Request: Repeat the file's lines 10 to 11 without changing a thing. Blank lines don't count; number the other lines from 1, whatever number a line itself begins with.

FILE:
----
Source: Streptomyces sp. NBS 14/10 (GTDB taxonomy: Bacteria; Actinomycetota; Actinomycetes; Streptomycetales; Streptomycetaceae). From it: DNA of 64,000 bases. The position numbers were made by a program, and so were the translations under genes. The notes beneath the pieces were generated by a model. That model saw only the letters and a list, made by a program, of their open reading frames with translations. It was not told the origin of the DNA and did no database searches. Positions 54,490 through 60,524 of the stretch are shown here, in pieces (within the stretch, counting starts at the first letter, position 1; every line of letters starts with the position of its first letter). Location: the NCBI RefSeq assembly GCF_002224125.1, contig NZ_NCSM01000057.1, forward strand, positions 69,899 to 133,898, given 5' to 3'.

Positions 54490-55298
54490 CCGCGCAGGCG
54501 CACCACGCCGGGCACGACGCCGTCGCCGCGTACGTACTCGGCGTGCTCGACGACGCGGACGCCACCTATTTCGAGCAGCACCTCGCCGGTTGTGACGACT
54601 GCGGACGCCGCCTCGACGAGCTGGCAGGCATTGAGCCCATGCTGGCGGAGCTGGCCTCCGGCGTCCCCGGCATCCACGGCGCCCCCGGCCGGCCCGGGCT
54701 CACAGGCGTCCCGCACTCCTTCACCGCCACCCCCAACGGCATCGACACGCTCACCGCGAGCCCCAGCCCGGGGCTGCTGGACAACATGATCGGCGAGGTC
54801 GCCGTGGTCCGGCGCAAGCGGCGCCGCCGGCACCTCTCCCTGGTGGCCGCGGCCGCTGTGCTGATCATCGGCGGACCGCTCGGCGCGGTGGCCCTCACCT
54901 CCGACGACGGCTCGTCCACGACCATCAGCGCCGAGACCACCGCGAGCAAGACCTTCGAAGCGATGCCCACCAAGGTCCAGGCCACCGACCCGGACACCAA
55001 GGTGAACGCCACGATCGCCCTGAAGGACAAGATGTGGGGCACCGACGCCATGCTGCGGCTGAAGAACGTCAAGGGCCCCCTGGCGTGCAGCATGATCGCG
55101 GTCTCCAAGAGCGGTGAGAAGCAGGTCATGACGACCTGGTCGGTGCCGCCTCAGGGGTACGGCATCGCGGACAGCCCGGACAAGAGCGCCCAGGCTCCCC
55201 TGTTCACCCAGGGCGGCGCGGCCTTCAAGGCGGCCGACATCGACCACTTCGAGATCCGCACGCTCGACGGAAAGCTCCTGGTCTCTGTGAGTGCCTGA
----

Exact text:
55101 GTCTCCAAGAGCGGTGAGAAGCAGGTCATGACGACCTGGTCGGTGCCGCCTCAGGGGTACGGCATCGCGGACAGCCCGGACAAGAGCGCCCAGGCTCCCC
55201 TGTTCACCCAGGGCGGCGCGGCCTTCAAGGCGGCCGACATCGACCACTTCGAGATCCGCACGCTCGACGGAAAGCTCCTGGTCTCTGTGAGTGCCTGA